Advanced High-Strength Steels Show Potential

DETROIT, MI, June 6, 2001 - Advanced High-Strength Steels (AHSS) combined with sheet hydroforming show potential for further mass reduction in steel auto body outer panels, the UltraLight Steel Auto Closures (ULSAC) Consortium revealed today.

To explore the benefits of advanced high-strength steels, the ULSAC Consortium successfully manufactured door outer panels using 0.6 mm Dual Phase (DP) 600 steel sheet. The Consortium specified sheet hydroforming to increase work hardening in the center of the panel, which hydroforming does more effectively than stamping. The AHSS approach resulted in an additional .7 kg of mass savings over the already significant amount achieved in the original study, which produced lightweight frameless doors (with stamped outer panels) weighing 10.47 kg. The additional saving of .7 kg boosted the mass improvement from 42 percent to 46 percent over the average benchmarked frameless door.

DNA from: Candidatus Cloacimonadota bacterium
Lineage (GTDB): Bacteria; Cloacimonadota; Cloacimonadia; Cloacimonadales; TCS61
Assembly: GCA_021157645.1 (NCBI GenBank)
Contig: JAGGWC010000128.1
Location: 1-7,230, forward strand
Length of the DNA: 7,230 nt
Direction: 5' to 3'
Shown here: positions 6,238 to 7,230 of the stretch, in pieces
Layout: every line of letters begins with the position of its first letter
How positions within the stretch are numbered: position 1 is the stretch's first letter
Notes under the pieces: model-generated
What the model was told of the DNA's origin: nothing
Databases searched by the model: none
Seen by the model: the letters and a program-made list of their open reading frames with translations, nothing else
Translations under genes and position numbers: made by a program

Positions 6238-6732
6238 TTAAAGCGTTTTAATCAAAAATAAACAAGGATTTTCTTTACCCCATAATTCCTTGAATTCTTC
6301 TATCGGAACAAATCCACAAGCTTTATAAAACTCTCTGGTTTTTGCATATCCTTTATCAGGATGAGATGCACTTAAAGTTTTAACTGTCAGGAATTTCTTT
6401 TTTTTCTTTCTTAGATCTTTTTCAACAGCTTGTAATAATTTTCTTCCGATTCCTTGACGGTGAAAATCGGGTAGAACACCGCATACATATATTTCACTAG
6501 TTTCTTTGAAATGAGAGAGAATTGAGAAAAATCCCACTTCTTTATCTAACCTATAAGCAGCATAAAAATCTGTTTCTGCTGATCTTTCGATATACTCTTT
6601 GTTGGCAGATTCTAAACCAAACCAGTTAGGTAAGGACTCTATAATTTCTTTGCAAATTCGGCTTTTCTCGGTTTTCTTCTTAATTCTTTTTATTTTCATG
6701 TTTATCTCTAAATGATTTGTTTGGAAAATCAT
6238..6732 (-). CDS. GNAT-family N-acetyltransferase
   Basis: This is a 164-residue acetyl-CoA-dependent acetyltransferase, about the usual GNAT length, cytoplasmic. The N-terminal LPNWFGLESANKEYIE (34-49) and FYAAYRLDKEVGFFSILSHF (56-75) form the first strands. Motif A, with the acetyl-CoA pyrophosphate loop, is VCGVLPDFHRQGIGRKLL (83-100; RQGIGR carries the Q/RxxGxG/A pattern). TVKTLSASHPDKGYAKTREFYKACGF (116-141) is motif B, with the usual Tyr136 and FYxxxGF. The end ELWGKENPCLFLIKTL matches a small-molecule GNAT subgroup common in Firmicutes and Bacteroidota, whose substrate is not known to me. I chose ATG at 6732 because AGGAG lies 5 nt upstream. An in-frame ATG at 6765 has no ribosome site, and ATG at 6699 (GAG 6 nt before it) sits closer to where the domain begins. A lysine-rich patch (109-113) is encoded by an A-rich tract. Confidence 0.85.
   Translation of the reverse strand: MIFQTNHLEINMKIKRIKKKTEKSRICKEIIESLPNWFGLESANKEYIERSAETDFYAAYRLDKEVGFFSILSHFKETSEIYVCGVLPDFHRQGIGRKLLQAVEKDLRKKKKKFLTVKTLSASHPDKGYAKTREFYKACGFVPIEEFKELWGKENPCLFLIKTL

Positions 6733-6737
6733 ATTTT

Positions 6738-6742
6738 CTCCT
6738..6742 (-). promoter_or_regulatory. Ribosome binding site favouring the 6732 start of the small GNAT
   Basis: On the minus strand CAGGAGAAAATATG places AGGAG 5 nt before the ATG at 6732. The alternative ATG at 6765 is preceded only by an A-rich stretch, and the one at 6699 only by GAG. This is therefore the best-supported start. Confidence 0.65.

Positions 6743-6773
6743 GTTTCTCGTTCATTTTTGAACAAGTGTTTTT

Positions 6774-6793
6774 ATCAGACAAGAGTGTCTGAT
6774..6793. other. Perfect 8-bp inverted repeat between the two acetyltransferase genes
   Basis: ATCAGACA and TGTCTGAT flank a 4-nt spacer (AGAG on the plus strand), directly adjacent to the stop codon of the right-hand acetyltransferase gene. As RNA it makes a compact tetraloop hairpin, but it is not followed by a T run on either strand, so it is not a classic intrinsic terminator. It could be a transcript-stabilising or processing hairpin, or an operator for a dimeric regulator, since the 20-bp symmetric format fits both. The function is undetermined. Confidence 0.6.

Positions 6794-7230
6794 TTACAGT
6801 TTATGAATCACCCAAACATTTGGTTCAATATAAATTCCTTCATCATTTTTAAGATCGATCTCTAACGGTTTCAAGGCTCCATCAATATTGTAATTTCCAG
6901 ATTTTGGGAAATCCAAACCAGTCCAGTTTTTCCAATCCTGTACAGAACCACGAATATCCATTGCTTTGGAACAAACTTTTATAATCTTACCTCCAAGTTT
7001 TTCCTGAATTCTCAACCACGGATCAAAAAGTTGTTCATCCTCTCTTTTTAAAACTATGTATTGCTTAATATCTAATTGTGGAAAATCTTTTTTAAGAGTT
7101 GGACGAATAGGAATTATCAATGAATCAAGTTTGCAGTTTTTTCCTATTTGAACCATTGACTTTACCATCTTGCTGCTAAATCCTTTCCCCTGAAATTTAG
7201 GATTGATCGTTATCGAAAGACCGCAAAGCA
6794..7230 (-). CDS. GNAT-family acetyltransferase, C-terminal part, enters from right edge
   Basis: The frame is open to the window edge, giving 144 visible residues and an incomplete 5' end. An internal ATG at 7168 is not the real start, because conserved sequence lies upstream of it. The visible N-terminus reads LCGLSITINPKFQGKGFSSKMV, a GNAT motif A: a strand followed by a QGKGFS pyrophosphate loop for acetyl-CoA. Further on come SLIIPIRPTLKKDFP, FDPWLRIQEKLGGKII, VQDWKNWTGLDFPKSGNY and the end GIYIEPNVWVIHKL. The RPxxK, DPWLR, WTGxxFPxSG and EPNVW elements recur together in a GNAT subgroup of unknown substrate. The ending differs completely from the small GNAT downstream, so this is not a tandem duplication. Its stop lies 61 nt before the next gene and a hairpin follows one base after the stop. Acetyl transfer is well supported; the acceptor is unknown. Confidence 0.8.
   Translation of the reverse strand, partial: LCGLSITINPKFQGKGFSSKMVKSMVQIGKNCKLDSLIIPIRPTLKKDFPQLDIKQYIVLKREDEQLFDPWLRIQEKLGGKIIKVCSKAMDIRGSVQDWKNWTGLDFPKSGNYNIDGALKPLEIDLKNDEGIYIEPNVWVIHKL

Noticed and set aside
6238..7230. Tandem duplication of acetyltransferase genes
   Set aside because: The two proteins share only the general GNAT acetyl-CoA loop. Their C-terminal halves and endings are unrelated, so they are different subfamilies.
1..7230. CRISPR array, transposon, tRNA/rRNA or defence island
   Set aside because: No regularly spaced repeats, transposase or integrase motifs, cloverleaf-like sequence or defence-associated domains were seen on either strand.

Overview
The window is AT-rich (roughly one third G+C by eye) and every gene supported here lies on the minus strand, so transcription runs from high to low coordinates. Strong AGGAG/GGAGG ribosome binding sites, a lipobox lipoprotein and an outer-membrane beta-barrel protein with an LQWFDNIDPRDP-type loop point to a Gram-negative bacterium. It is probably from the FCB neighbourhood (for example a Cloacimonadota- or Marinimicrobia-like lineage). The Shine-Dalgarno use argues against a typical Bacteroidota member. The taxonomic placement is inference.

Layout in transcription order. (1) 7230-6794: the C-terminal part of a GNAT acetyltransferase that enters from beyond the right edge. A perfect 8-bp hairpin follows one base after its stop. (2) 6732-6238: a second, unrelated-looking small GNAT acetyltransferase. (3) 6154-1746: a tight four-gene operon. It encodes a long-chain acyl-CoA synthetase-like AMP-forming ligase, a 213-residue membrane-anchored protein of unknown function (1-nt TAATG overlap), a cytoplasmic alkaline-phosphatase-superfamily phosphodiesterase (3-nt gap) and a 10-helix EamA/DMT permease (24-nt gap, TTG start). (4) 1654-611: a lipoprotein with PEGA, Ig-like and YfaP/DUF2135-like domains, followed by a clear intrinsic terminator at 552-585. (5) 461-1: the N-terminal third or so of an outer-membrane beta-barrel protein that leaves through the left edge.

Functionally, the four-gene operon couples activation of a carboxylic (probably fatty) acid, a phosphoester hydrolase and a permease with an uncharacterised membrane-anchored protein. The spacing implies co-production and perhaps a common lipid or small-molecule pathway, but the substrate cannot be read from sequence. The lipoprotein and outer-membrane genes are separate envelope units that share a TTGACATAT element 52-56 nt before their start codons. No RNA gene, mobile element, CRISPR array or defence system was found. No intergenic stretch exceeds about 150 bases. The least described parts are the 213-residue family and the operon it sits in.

These doors are lightweight, efficient structures that offer superb crash performance, and they are affordable to manufacture in large quantities," said Darryl Martin, Senior Director Automotive Applications, American Iron and Steel Institute. "The use of advanced high-strength steels demonstrates ongoing potential for reducing mass in automotive body panels, while maintaining dent resistance and eliminating 'oil canning' tendency. The results show that the unique work hardening qualities of Dual Phase steels yield excellent performance when a sufficient amount of stretch is achieved in the center area of the panel."

While advanced high-strength steels are being used with other processes, like tube hydroforming or stamping, the Consortium conducted research on the sheet hydroforming process, gaining valuable documentation about this developing technology.


The ULSAC program, which began in 1998, included a Concept Phase that produced designs for lightweight doors, hoods, decklids and hatches. A Validation Phase followed with the manufacture of a frameless door to demonstrate the feasibility of the lightweight closure concepts. The first doors produced weighed just 10.47 kg, which included a stamped outer panel of 0.7 mm thickness Bake Hardenable (BH) 260 steel. The ULSAC Consortium reported on these results in May 2000.